16. 16. Stepped Care 1 <ul><li>Focused examination </li></ul><ul><li>Address patient expectations </li></ul><ul><li>Symptom-specific treatments </li></ul><ul><ul><ul><li>analgesics, GI meds etc </li></ul></ul></ul><ul><li>Watchful waiting </li></ul>
    17. 17. Stepped Care 2 <ul><li>Psychological screening </li></ul><ul><li>Selected diagnostic tests </li></ul><ul><li>Treatments: </li></ul><ul><ul><li>medication </li></ul></ul><ul><ul><ul><ul><li>Kroenke et al, JAMA 2001 </li></ul></ul></ul></ul><ul><ul><li>psychosocial </li></ul></ul><ul><ul><ul><li>CBT in primary care? </li></ul></ul></ul><ul><ul><ul><ul><li>Escobar et al, Ann Fam Med 2007 </li></ul></ul></ul></ul><ul><ul><ul><ul><li>Arnold et al, Psychosomatics 2008 </li></ul></ul></ul></ul>
    18. 18. Stepped Care 3 <ul><li>Symptom care manager </li></ul><ul><li>Referral to appropriate specialist </li></ul><ul><ul><ul><li>with interest in symptoms </li></ul></ul></ul><ul><ul><ul><ul><li>Burton et al [in process] </li></ul></ul></ul></ul>
    19. 19. How can doctors help? <ul><li>Reattribution </li></ul><ul><li>Focus on symptoms </li></ul><ul><li>Expanding explanations </li></ul><ul><li>Focus on function </li></ul>
    20. 20. Expanding explanations <ul><li>Patients’ complex networks of meaning </li></ul><ul><ul><ul><li>Explanations valid within patients’ conceptual world </li></ul></ul></ul><ul><ul><ul><ul><ul><li>Dowrick et al, Br J Gen Pract 2004 </li></ul></ul></ul></ul></ul><ul><ul><ul><li>Need validation of bodily nature of suffering and culturally based explanations </li></ul></ul></ul><ul><ul><ul><ul><ul><li>Kirmayer et al, Can J Psychiatry 2004 </li></ul></ul></ul></ul></ul><ul><ul><ul><ul><ul><li>Miresco et al, Am J Psychiatry 2006 </li></ul></ul></ul></ul></ul><ul><ul><ul><ul><ul><li>Dowrick, Beyond Depression 2009 </li></ul></ul></ul></ul></ul><ul><ul><ul><ul><ul><li>Kovandzic et al, (submitted) </li></ul></ul></ul></ul></ul>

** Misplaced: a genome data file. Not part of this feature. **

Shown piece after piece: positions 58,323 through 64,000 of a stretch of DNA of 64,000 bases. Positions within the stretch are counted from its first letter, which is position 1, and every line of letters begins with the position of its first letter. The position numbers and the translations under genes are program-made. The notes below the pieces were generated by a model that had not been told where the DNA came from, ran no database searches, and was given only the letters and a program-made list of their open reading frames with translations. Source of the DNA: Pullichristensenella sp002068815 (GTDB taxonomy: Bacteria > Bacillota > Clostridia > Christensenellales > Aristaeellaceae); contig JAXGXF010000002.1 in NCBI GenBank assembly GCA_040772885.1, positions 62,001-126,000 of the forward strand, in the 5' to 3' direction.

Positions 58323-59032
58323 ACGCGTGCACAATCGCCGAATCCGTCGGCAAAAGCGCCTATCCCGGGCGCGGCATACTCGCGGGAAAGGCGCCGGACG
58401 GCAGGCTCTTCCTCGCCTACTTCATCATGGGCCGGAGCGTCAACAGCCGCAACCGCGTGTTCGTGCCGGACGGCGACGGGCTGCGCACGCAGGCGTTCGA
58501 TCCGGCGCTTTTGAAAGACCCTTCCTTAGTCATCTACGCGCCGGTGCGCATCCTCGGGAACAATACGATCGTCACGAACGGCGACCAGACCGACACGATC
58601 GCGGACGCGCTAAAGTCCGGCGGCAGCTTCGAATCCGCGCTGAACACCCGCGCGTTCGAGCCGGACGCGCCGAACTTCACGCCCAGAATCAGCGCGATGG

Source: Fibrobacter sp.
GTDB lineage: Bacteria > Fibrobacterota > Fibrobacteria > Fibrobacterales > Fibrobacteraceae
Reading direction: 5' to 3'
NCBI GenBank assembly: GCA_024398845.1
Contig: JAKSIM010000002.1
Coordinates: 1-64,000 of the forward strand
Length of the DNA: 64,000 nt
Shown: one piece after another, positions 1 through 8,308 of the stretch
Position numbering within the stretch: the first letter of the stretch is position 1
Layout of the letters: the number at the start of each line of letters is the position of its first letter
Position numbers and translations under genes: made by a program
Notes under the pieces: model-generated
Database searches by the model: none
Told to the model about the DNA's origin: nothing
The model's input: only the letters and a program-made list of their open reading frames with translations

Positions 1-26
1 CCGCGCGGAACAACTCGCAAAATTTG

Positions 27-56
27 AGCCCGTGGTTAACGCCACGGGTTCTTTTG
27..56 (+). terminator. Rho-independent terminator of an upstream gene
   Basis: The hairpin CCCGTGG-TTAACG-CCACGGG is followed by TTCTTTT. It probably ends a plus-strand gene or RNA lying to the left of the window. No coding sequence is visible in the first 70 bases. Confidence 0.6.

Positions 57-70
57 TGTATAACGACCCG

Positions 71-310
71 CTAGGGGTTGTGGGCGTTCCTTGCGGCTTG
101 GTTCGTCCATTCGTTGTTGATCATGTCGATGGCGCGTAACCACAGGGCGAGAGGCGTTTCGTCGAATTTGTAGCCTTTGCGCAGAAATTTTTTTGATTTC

21. 21. How can doctors help? <ul><li>Reattribution </li></ul><ul><li>Focus on symptoms </li></ul><ul><li>Expanding explanations </li></ul><ul><li>Focus on function </li></ul>
    22. 22. Focus on function <ul><li>[Not function of symptoms] </li></ul><ul><li>Impairment or disability as a result of symptoms </li></ul><ul><ul><li>‘ What does [x] stop you doing?’ </li></ul></ul><ul><ul><li>‘ What can we do to overcome this?’ </li></ul></ul><ul><ul><li>NB Functional Wellbeing Model </li></ul></ul>
    23. 23. Frank <ul><li>What do these symptoms stop you doing? </li></ul><ul><ul><li>‘ taking my grandson to school’ </li></ul></ul><ul><ul><li>‘ painting’ </li></ul></ul>
    24. 24. Frank (the artist)
    25. 25. Final thought <ul><li>Just be there… </li></ul>
    26. 26. Just be there… <ul><li>Somatic outcomes less likely if GPs’ facilitate patients’ psychosocial talk </li></ul><ul><ul><ul><li>P=0.001 </li></ul></ul></ul><ul><ul><li>not if GPs offer psychosocial explanations </li></ul></ul><ul><ul><ul><li>P=0.926 </li></ul></ul></ul><ul><ul><li>‘ simpler than we think, or fear’ </li></ul></ul><ul><ul><ul><ul><ul><li>Salmon et al, Psychosom Med 2007 </li></ul></ul></ul></ul></ul>
    27. 27. Christopher Dowrick <ul><li>Professor of Primary Medical Care </li></ul><ul><li>University of Liverpool </li></ul><ul><li>[email_address] </li></ul>